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Page 272 - The navigable waters leading into the Mississippi and St. Lawrence, and the carrying places between the same, shall be common highways, and forever free, as well to the inhabitants of the said Territory as to the citizens of the United States, and those of any other States that may be admitted into the confederacy, without any tax, impost or duty therefor.
Page 271 - And, in the just preservation of rights and property, it is understood and declared that no law ought ever to be made or have force in the said Territory that shall, in any manner whatever, interfere with or affect private contracts, or engagements, bona fide, and without fraud previously formed.
Page 272 - There shall be neither slavery nor involuntary servitude in the said territory otherwise than in the punishment of crimes, whereof the party shall have been duly convicted; Provided, always, That any person escaping into the same, from whom labor or service is lawfully claimed in any one of the original States, such fugitive may be lawfully reclaimed and conveyed to the person claiming his or her labor or service as aforesaid.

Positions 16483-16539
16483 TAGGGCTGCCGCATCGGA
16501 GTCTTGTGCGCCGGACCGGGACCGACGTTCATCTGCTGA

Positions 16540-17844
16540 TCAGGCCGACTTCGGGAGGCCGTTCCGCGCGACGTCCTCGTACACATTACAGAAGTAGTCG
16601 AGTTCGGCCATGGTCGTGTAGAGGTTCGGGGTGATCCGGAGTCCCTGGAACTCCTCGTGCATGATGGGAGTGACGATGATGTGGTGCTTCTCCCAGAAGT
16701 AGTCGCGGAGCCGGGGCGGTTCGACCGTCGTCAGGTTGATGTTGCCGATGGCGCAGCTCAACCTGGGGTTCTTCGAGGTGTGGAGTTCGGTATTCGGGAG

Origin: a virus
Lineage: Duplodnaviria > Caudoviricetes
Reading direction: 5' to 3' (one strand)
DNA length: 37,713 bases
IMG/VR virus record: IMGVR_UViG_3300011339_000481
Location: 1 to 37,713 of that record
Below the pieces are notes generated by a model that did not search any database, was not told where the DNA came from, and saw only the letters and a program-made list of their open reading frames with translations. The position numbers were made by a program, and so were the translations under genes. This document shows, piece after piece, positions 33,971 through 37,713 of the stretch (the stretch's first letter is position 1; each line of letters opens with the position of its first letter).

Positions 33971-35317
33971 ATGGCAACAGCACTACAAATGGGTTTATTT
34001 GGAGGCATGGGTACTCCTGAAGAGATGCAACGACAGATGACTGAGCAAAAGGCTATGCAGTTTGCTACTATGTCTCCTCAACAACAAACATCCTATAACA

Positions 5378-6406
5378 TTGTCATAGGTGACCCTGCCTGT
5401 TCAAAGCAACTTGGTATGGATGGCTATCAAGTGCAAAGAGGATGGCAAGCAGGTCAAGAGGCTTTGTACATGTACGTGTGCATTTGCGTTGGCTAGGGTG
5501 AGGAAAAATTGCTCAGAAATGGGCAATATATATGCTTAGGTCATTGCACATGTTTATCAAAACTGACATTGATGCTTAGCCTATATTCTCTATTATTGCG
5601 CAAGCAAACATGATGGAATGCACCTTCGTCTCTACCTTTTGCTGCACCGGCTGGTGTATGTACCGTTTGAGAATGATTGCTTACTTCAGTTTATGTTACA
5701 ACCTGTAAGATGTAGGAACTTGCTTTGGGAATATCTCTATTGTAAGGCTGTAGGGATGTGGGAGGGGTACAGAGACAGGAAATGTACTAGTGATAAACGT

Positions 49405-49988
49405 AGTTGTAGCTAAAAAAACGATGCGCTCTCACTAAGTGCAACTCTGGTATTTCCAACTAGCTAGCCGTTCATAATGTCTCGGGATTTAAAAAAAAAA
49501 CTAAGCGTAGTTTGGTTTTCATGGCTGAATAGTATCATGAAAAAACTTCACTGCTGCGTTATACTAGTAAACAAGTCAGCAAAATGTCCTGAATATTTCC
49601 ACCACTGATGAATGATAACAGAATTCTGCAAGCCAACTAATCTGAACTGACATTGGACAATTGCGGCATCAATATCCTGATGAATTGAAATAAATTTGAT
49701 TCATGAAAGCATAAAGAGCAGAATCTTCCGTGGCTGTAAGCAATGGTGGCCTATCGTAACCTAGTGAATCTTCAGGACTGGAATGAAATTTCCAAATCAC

Page 418 - The navigation of the river Mississippi from its source to the ocean, shall forever remain free and open to the subjects of Great Britain and the citizens of the United States.
Page 98 - ... as it doth extend; and from the head of the said river, the eastern bounds are...
Page 177 - For this purpose you are to make the most candid and confidential communications upon all subjects to the ministers of our generous ally the King of France, to undertake nothing in the negotiations for peace or truce without their knowledge and concurrence and ultimately to govern yourselves by their advice and Opinion...
Page 146 - Mountains. From thence they behold before them an immense plain, one vast, rich, level meadow ; a square of five hundred miles. Over this they would wander without a possibility of restraint; they would change their manners with...
Page 263 - Thucydides, and have studied and admired the master states of the world — for solidity of reason, force of sagacity, and wisdom of conclusion under a complication of difficult circumstances, no nation or body of men can stand in preference to the general congress at Philadelphia.
Page 95 - River, and extendeth southward to the main ocean as far as Cape May, at the mouth of Delaware Bay, and to the northward as far as the northernmost branch of the said Bay or River of Delaware, which is forty-one degrees and forty minutes of latitude...